• In The Curse of Monkey Island, some of the 'hair of a dog that bit ya' is part of a hangover cure. Literally. And you'd better have the toothmarks to prove it, even if you're not the one intending to take the cure.
  • Law Of The West: You can recommend the alcoholic town doctor to cure his hangover with the hair of the dog that bit him. If you do so, however, he'll be too drunk to save you if you get shot later.
  • There is a quest in Monster Hunter 3 Ultimate that is actually called Hair of the Dog, and consists of collecting several Slagtoth Oils to cure a hangover.


    Web Original 
  • Mentioned in the Econ Stories video Fear the Boom and Bust, where F.A. Hayek likens the Keynesian model to irresponsible overindulgence. Keynes is hung over in bed at this point after a night of partying and bragging about his approach.
  • During a joint review of Garzey's Wing, one line of dialog is so mind-breakingly stupid that it kills Spoony. A less stupid line a moment later causes him to pop back to life. In response to his confusion, Bennett the Sage responds "Hair of the dog?"
  • Star Wars Downunder. The android Bluey tries a beer to get rid of the headache after his head was knocked off by Darth Drongo, but it just makes his head fall off again.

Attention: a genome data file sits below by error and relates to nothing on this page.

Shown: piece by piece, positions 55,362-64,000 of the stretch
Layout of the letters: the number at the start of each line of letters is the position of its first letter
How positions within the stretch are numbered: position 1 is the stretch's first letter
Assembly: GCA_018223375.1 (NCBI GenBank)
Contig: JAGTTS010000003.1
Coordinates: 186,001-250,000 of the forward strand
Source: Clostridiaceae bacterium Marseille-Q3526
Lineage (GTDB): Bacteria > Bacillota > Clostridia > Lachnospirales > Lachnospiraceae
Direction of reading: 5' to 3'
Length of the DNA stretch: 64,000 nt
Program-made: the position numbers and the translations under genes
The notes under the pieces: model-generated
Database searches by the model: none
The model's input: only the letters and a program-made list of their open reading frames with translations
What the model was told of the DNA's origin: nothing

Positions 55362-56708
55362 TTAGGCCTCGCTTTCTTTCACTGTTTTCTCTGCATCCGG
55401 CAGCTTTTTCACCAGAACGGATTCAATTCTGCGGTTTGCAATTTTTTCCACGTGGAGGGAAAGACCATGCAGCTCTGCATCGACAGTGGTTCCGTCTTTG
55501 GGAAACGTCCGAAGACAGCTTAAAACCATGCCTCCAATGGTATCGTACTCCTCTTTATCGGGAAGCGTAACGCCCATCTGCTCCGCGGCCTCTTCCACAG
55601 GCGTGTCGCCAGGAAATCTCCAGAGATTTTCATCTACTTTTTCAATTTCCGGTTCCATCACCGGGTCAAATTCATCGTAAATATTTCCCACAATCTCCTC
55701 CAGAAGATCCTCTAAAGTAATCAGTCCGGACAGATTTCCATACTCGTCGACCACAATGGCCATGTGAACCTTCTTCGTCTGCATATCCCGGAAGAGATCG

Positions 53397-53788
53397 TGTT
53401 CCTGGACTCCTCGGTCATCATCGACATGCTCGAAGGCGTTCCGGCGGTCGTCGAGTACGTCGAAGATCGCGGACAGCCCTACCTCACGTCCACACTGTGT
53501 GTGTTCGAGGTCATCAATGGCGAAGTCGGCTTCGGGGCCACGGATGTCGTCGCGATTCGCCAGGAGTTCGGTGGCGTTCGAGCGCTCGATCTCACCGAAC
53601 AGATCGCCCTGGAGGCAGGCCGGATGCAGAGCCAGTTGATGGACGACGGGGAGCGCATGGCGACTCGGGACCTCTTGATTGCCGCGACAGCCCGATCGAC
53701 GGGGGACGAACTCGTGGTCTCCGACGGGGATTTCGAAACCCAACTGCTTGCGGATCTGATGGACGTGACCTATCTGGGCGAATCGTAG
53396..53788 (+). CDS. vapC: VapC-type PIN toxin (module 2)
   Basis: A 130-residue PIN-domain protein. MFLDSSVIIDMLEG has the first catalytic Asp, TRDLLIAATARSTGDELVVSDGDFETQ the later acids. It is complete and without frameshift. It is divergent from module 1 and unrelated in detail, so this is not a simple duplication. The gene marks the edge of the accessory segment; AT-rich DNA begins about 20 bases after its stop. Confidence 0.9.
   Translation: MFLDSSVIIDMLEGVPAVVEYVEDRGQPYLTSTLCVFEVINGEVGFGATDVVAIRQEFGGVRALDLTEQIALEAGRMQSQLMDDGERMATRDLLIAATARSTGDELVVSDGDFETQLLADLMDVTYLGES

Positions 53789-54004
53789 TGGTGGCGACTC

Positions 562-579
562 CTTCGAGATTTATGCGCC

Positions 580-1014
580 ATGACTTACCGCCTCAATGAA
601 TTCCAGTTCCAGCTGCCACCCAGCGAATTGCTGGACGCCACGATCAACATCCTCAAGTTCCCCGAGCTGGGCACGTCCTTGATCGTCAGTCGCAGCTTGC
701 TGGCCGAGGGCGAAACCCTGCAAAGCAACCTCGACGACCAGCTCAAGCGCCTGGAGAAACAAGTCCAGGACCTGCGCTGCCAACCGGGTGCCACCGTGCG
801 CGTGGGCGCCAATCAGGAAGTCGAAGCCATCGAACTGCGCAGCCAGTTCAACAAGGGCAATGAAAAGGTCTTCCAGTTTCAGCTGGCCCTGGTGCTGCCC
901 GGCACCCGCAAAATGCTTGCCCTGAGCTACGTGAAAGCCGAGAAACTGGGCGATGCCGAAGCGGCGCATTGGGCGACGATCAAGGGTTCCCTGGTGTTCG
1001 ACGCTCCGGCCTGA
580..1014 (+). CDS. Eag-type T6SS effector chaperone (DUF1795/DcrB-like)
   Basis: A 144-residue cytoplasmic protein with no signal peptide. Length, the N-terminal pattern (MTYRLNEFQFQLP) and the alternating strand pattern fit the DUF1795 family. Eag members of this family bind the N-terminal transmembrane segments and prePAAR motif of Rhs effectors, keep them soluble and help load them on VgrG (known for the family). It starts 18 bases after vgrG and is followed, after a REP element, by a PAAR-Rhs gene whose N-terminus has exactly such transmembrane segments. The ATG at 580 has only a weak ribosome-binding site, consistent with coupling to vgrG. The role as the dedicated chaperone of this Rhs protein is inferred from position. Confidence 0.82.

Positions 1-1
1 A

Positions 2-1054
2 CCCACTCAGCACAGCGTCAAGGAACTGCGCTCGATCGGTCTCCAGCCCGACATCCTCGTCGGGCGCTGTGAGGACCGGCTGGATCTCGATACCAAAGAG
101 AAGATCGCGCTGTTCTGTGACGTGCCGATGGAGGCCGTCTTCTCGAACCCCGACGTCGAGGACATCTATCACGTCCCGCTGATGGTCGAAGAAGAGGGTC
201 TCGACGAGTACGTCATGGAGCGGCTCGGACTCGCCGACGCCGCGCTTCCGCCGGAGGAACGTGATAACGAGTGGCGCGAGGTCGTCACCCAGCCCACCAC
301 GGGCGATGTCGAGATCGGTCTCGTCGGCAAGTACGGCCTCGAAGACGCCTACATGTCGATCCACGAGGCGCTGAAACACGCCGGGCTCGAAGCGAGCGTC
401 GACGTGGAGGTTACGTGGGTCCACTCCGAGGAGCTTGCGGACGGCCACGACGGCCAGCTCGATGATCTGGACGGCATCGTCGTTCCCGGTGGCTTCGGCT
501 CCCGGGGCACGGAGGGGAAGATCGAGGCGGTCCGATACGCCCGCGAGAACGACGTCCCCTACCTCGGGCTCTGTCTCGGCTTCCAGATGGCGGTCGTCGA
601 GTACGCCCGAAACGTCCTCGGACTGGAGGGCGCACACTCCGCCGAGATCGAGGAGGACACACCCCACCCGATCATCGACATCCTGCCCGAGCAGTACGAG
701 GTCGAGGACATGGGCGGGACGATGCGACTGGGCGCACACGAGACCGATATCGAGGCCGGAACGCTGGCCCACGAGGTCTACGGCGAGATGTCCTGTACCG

Western Animation 
  • Archer: Archer claims that he can never stop drinking because he is constantly drinking away the effects of his previous drinking, and if he quits cold turkey, the cumulative hangover will kill him.

    Real Life 
  • Cocktails in the Corpse Reviver family were originally designed to make the morning after a little less painful.
  • Although this isn't normally a good idea, this is how you treat alcohol withdrawal (although with a smaller amount). It's also one accepted treatment for methanol poisoning, the idea being that it sidetracks the liver and prevents the production of the toxic metabolites that make methanol so nasty.
  • This is why Bloody Marys, mimosas, and champagne are popular at brunches.
  • Doing this constantly is a sign of alcoholism. It's the "E (Eye Opener)" on the CAGE questionnaire used in medical settings to screen patients for alcoholism.